I seem to be the only one at the range when I go. But one mistake I've seen was a guy who accidentally chambered and fried a .308 in a 7mm Mag. His gun went kaboom.



But he probably won't do that again!



Not on that gun he won't
Link Posted: 10/24/2004 5:40:05 PM EST
yesterday i scared off about 13 hunters who were doing their annual sight in. there was only one open table when i arrived with three gun cases. after i opened the cases and was loading my mags i noticed it was quiet. i looked over and saw that everyone was staring at the assortment of pistols with tactical lights and assult weapons with collapsed stocks, railed fore ends, and forward grips. once i made eye contact everyone went back to shooting.

the guys beside me annoied the hell out of me. evidently they had brought a few cinder blocks from home to sharpen their skills with. the blocks were at the 25 yard mark in my firing line. to top it off they were taking turns shooting the blocks with a 7mm mag. this pissed me off, so i picked up an m4gery and took aim at their pile of busted cement. 30 rounds later it was a pile of rubble. thats when everyone started packing up. one asshole commented as he passed that it was illegal to hunt with a flashlight on one's rifle. my reply was that i only hunt burgulars in my house with the rifle and the gamewarden said the light was ok.
Link Posted: 10/24/2004 5:42:31 PM EST
hehe, nice
Link Posted: 10/24/2004 5:43:43 PM EST

Originally Posted By FortyFiveAutomatic:
btt



????? a 9 minute BTT? had to see your name in lights twice? wow.
Link Posted: 10/24/2004 5:46:36 PM EST
Link Posted: 10/24/2004 5:47:13 PM EST
heh, sorry, i wanted to hear more mistakes, these threads go away easy on the general forum
Link Posted: 10/24/2004 5:52:14 PM EST
Ok... explain the heels up thing to me? I don't get it - honest - I see the point on barrels touching the rest/hands, magazine monopods, trigger pull, etc., but not the heels thing...

Stupid things at the range... in Colorado, at a range on public land after a snow storm me and some friends were shooting. All of a sudden three or four deer wander out from behind the "backstop". My buddies decide the deer would make great targets... So, these guys start shooting between the deers' legs. Man those things were jumping about as high as I was. I was sure these guys were going to hit and kill one and some ranger/warden-type would come driving down the road. I would have left but we were about 8 miles from civilization and they were my ride...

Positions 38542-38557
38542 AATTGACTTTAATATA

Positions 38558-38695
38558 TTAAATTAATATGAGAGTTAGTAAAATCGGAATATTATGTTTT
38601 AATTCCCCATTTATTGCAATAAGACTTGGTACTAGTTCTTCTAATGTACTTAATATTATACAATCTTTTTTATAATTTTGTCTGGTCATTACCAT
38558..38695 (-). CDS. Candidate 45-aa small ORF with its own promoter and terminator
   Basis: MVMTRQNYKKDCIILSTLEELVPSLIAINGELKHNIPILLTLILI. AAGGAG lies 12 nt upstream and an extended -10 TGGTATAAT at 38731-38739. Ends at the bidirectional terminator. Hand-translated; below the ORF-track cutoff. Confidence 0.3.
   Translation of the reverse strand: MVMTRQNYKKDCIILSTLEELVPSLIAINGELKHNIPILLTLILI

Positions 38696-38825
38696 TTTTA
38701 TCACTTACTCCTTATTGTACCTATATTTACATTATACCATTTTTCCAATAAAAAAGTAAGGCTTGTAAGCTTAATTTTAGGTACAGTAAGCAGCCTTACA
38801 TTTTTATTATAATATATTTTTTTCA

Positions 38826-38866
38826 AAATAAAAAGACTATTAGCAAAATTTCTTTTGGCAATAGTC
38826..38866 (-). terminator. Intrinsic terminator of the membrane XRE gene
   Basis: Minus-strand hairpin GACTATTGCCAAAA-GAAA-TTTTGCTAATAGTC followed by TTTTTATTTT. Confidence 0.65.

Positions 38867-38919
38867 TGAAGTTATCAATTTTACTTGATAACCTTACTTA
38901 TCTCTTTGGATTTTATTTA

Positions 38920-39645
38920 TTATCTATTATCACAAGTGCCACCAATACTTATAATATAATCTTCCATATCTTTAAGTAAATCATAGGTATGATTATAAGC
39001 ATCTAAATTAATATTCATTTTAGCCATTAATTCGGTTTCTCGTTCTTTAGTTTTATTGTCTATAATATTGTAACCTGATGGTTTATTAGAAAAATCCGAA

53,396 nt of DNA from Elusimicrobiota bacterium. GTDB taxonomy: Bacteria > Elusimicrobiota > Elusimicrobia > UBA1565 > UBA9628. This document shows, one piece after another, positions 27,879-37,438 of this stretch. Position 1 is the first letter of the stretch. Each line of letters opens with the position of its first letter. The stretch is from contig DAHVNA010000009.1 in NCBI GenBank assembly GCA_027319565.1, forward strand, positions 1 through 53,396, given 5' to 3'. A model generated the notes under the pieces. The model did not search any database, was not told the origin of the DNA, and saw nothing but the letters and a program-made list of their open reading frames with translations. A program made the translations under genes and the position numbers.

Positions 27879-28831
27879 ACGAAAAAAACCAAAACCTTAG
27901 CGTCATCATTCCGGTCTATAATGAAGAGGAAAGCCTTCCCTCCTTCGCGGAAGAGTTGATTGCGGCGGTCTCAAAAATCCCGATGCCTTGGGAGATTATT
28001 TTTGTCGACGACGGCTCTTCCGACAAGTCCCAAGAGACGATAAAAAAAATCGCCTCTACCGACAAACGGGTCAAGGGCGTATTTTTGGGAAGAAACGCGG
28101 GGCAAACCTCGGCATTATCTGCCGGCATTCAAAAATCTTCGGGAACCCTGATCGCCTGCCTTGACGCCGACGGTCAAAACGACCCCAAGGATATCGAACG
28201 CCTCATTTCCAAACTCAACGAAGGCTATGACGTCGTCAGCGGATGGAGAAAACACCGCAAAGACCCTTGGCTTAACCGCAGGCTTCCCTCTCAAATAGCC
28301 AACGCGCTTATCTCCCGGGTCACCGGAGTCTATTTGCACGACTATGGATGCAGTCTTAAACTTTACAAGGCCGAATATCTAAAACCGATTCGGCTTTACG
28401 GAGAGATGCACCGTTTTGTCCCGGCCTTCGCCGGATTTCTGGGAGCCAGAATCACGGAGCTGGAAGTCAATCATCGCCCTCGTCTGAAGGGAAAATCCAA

I agree about the Elmer Fudd types. A half-dozen rounds for the year and their sight-in and practice is done!

Spooky
Link Posted: 10/24/2004 5:57:05 PM EST
I was tought the heels down thing in basic, it makes your lower body more stabel, which makes your upper body more stable, which is holding the rifle. Never experimated with it, just accepted it as fact.
Link Posted: 10/24/2004 6:00:35 PM EST
My brother is a bit of a Fudd. I am trying to get him into EBRs.

Sometime this week we are going to go site in his hunting guns, he only shoots during hunting season. I am trying to get him to practice shooting more often, I know it would help him when he is hunting. He doesn't beleive me.

He has a Browning BAR, the semi civilian hunting gun, with a scope. It doesn't have a sling on it. It is a nice gun and it was his fathers, he is my half brother. I keep trying to get him to put a sling on it, it would help him steady his shots.


I am a relative newbie to shooting, I am currently looking for some pistol training. I am a decent marksmen when it comes to rifles, I am not uber tactical but I can hit what I need to. My dad showed me how to handle a rifle. He learned from his father, experience, and the US Army.

I am always open to instruction. Just yesterday my fiance and I went shooting. It was her first time. I let her shoot my AR15, my Khar K9, and my Taurus PT92. I had a difficult time showing her how to shoot. She has a severly crossed eye that is asthetically corrected by contacts but still turns in a bit. And it is her right eye that turns in and she is right handed. So she was right handed and right side dominant.

As I was showing here there was a guy in his 30's watching. He was very polite and not a uber tactical gun range guru. He was letting his 12 yo son shoot his new rifle. He was shooting his AR15 and 700 Remington at bowlin pins. He saw that I was having a hard time teaching her, so he offered to help. He gave her and I some pointers. He had her shooting no time flat. He later told me he was a Tennesee State Trooper, he whiped out the ID to prove it too. He was a nice guy. I was shooting my new Glock 22, which I have had a hard time getting use to shooting. He gave me some pointers and coaching on that too. Him and I had a little competition with my PT92 on the Bowling Pins, it was fun. I asked if he would be interested in coaching somone in defensive pistol shooting, I gladly would have paid him. He declined, maybe he will get an intrest in it and start a side business. He was a good shot, polite, and an awesome teacher.

So no errors on that trip, just a really friendly THP officer.
Link Posted: 10/24/2004 6:38:59 PM EST